Drinkers will re­place RTDS with straight spir­its, say re­tail­ers

Matamata Chronicle - - News - By NI­COLA STE­WART

Pro­posed changes to the rules around the sale of al­co­hol have left Mata­mata liquor store own­ers frus­trated.

The Al­co­hol Re­form Bill – which will soon go be­fore Par­lia­ment for a third time – would see a new split drink­ing age, with a pur­chase age of 18 in bars and restau­rants and 20 at liquor stores and su­per­mar­kets.

The bill also pro­poses to ban off-li­cence stores from sell­ing RTDs with more than 6 per cent al­co­hol con­tent and more than 1.5 stan­dard drinks per con­tainer.

Mata­mata Cheep Liquor owner Neville Cloth­ier said it was un­fair to have one rule for liquor stores and an­other for bars.

“I can’t un­der­stand the split age. They should choose one or the other,” he said.

“Why are they try­ing to make it eas­ier for bars and harder for liquor stores? It should be the same rules for ev­ery­one – we all have the same man­ager’s li­cence.”

A ban on RTDs with higher al­co­hol con­tent would see a shift to­wards young peo­ple buy­ing straight spir­its to mix them­selves, said Mr Cloth­ier.

“It’s too ex­pen­sive to buy RTDs at a bar, so they will buy a bot­tle of that stuff in­stead and then there’s no con­trol at all over what per- cen­t­age they make it.”

He was con­cerned that chang­ing the buy­ing age had the po­ten­tial to “cause more trou­ble” for liquor stores, with 18 and 19year-olds find­ing ways around the law.

“You’re go­ing to get all the older ones com­ing in and buy­ing it for them and will prob­a­bly get a bit more steal­ing as well,” he said.

Staff at Mata­mata Su­per Liquor, who de­clined to be named, were also unim­pressed with the idea of a split pur­chas­ing age, la­belling it as “clear as mud”.

The split was likely to leave cus­tomers con- fused and the Gov­ern­ment needed to stop tip- toe­ing around the is­sue, said one staff mem­ber.

“They need to come up with one age and stick with it, so ev­ery­one un­der­stands and knows what’s go­ing on.”

An­other staff mem­ber was con­cerned the leg­is­la­tion would give young peo­ple more in­cen­tive to drink away from home, which could lead to them drink­ing and driv­ing.

While al­co­hol re­tail­ers con­tem­plated the im­pli­ca­tions of the Al­co­hol Re­form Bill, oth­ers ques­tioned whether the pro­posed changes go far enough.

Stephen Preb­ble, who works in al­co­hol and drug as­sess­ment and in­ter­ven­tion, said the re­form was an op­por­tu­nity to put some real mea­sures in place

to pro­tect young peo­ple.

“The firmer we are now, the bet­ter,” he said.

“A lot of Ki­wis drink re­spon­si­bly, but for a cer­tain per­cent­age of peo­ple, al­co­hol is a prob­lem.”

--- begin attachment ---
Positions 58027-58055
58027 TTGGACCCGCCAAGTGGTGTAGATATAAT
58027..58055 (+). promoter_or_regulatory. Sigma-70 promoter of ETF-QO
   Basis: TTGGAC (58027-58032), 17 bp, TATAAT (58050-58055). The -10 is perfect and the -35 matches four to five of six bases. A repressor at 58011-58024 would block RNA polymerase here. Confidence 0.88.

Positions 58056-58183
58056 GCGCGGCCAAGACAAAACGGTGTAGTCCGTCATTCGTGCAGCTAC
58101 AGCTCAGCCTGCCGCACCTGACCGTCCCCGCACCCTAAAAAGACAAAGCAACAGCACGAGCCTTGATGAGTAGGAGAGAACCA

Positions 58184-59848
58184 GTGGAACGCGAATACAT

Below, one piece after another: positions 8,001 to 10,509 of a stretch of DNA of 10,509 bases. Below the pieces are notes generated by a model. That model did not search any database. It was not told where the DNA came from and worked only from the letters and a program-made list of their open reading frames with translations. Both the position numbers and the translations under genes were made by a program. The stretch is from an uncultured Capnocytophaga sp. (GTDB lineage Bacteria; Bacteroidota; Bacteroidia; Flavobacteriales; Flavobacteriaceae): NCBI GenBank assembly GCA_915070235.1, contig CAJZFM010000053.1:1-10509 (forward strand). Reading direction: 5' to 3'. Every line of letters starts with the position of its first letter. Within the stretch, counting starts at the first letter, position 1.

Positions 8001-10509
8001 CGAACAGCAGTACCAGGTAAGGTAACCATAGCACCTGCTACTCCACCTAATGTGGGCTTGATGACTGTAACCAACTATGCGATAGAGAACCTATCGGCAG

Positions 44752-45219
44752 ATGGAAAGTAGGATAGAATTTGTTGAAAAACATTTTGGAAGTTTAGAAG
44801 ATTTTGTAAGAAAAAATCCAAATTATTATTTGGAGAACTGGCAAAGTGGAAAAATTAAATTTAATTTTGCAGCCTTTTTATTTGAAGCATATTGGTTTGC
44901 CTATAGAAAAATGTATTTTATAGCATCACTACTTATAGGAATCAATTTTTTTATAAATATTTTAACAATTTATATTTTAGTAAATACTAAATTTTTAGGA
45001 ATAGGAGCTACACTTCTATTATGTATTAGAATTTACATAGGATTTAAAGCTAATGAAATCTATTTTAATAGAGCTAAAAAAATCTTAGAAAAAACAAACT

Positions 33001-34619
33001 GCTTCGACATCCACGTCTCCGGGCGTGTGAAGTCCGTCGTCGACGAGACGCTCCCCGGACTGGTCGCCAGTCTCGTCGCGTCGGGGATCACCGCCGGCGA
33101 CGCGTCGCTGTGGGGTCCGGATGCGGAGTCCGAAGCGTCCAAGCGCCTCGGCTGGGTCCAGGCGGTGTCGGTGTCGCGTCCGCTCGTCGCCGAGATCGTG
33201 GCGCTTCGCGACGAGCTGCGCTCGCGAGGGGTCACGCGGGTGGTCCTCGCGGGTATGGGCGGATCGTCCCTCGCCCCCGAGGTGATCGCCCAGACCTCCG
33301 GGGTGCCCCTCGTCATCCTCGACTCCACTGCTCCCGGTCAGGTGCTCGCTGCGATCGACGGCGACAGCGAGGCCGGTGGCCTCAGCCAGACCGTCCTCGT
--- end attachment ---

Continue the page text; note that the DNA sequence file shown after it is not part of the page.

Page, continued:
Mr Preb­ble said the Gov­ern­ment was im­pos­ing in­creas­ingly strict reg­u­la­tions around the sale of tobacco, and should be en­forc­ing the same mea­sures for al­co­hol.

“Tobacco use takes the lives of an es­ti­mated 100 Ki­wis a week. Al­co­hol takes the lives of up to 20 a week.

“But al­co­hol-re­lated do­mes­tic vi­o­lence, rape, as­saults, car ac­ci­dents and fe­tal al­co­hol syn­drome, make al­co­hol a far more so­cially dam­ag­ing drug than tobacco,” he said.

Last month, the Labour Party tabled an amend­ment to the Gov­ern­ment’s Bill, propos­ing to set a min­i­mum price on the sale of al­co­hol.

Pric­ing was a ma­jor fac­tor in the ac­ces­si­bil­ity of al­co­hol, par­tic­u­larly among young drinkers, said Mr Preb­ble.

“Putting mea­sures into place here, when the dam­age can be very high and de­pen­dence can be­gin to de­velop, would help pre­vent long-term neg­a­tive ef­fects fur­ther in their lives, and of those around them,” he said.

If the Gov­ern­ment was to raise tax on the sale of al­co­hol, they could then in­vest that money into coun­ter­ing some of the harm it causes, he said.

Mr Preb­ble was also in sup­port of Labour’s lat­est call to fur­ther re­strict ad­ver­tis­ing of al­co­hol and said the over­all pur­chas­ing age should be re­stored to 20.

“I think just crack­ing down on ac­ces­si­bil­ity is a big thing,” he said.

Sergeant Gra­ham McGurk said 90 per cent of all vi­o­lence was as­so­ci­ated with al­co­hol.

“The ma­jor­ity of do­mes­tic in­ci­dents and acts of vi­o­lence [Mata­mata po­lice] deal with are fu­elled by al­co­hol,” he said.

“That has never changed. What has changed is the avail­abil­ity of RTDs, which are pur­posely de­signed and mar­keted to young peo­ple.”

RTDs were eas­ily avail­able, cheap, brightly coloured and easy to drink, mak­ing them a com­mon choice for young drinkers, said Mr McGurk.

In­de­pen­dent Liquor es­ti­mated that RTDs made up 12 per cent of the to­tal al­co­hol mar­ket in New Zealand by vol­ume.

Up to 180 mil­lion RTDs were sold in New Zealand each year, and more than half of these had an al­co­hol con­tent of 6 per cent or more.

Mr McGurk said he would like to see stronger re­stric­tions on the avail­abil­ity and mar­ket­ing of RTDs.

The Gov­ern­ment ini­tially pro­posed re­strict­ing all RTDs to no more than 5 per cent al­co­hol con­tent.

But this was later amended to 6 per cent, with higher strength drinks per­mit­ted in restau­rants and bars.

The re­form also in­cluded leg­is­la­tion which pro­hibits the pro­mo­tion or ad­ver­tis­ing of al­co­hol that would be likely to have “spe­cial ap­peal” to young peo­ple.

The Al­co­hol Re­form Bill is expected to have its third read­ing in Par­lia­ment later this month.

ni­cola.ste­wart@wrcn. co.nz Re­form: New leg­is­la­tion about the sale of al­co­hol in New Zealand will go be­fore Par­lia­ment again later this month.

Newspapers in English

Newspapers from New Zealand

© PressReader. All rights reserved.